The Government does not restrict foreign publications. However, foreign publications do not circulate widely since they are very expensive by local standards. However, Russian newspapers are available, and some publish a special Moldovan weekly supplement. The country receives television and radio broadcasts from Romania and Russia. A very small number of cable subscribers receive a variety of foreign cable television programs.

Of the two major newspapers in Transnistria, one is controlled by the regional authorities and the other by the Tiraspol city government. There are also independent newspapers in Tiraspol and the northern Transnistrian city of Ribnitsa. The latter two criticize the regime from time to time and have been harassed by the separatist authorities. Other print media in Transnistria do not have large circulations and appear only on a weekly or monthly basis. Nonetheless, some of them also criticize local authorities. The one independent television station is trying to enlarge its broadcast radius, but currently is producing less than 10 hours of programming per week. Resistance to this move comes from the local official Transnistrian television station, which previously had enjoyed a virtual monopoly of advertising revenues. Most Moldovan newspapers do not circulate in Transnistria. Circulation of all print media in Transnistria is hampered by the closed nature of society, as well as by the local economic crisis, which is more severe than in the rest of the country.

The Government respects academic freedom.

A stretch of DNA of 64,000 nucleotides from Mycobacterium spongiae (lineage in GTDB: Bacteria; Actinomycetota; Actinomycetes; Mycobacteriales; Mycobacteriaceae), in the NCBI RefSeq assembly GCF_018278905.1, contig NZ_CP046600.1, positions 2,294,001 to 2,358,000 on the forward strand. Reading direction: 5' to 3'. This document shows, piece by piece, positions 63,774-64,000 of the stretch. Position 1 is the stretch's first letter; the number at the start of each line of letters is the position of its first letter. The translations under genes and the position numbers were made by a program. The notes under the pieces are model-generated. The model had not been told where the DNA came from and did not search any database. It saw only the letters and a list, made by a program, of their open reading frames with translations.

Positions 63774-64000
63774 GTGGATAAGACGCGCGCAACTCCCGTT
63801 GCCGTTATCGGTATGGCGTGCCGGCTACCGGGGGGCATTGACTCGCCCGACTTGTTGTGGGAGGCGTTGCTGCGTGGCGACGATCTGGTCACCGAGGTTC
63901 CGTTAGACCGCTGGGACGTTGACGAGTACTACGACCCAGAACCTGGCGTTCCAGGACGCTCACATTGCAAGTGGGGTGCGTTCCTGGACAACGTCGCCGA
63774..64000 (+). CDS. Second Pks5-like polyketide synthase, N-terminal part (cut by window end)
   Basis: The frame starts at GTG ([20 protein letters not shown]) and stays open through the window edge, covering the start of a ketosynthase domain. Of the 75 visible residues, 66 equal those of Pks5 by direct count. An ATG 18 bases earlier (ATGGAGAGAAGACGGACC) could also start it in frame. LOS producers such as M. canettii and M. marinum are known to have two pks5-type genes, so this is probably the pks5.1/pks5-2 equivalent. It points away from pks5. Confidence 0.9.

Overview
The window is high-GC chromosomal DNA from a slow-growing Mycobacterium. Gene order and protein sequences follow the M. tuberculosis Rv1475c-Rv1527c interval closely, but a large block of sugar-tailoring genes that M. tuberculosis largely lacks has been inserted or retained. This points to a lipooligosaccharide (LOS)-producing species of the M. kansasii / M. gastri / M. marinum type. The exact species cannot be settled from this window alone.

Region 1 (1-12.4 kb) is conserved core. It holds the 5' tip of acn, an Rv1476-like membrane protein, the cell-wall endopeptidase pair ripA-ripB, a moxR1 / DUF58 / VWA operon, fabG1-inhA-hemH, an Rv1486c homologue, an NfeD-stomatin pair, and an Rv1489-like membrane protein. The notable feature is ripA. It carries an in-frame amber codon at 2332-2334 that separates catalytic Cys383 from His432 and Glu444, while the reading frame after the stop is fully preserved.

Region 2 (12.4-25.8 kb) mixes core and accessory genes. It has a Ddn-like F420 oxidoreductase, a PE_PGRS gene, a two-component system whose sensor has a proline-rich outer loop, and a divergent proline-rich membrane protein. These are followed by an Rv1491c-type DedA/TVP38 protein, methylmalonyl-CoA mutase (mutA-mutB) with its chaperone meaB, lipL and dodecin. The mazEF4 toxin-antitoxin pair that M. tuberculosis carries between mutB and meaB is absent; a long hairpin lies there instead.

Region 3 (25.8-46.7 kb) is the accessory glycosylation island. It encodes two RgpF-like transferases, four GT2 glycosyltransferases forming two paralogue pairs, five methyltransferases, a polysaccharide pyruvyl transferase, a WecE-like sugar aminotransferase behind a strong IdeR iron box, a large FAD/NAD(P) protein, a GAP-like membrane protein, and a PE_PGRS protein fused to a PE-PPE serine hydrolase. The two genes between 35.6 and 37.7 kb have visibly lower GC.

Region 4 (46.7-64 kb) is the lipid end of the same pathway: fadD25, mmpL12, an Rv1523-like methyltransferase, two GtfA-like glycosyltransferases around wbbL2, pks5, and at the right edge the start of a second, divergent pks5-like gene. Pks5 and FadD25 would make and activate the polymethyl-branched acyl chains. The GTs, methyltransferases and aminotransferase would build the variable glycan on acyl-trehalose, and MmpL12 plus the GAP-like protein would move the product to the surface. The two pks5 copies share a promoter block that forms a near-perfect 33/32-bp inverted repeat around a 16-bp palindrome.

b. Freedom of Peaceful Assembly and Association

The Constitution provides for the right to peaceful assembly and authorities respect this right in practice. Mayors' offices issue permits for demonstrations; they may consult the national government if a demonstration is likely to be extremely large.

The Constitution states that citizens are free to form parties and other social and political organizations. Private organizations, including political parties, are required to register, but applications are approved routinely. The Constitution forbids parties that "militate against the sovereignty, independence, and territorial integrity of Moldova." In October Parliament passed a law allowing only political parties of 5,000 members or more to be registered officially.

c. Freedom of Religion

The Government generally permits the free practice of religion. However, a 1992 law on religion that codifies religious freedoms contains restrictions that could inhibit the activities of some religious groups. The law provides for freedom of religious practice, including each person's right to profess his religion in any form. It also protects the confidentiality of the confessional, allows denominations to establish associations and foundations, and states that the Government may not interfere in the religious activities of denominations. However, the law forbids proselytizing and requires that religious groups register with the Government in order to hire noncitizens. The Salvation Army was unable to register in 1996 as a religious denomination, because it did not meet the requirement of having a citizen as the organization's legal head. Similarly, on technical grounds Jehovah's Witnesses were unable to register in Tiraspol in 1997.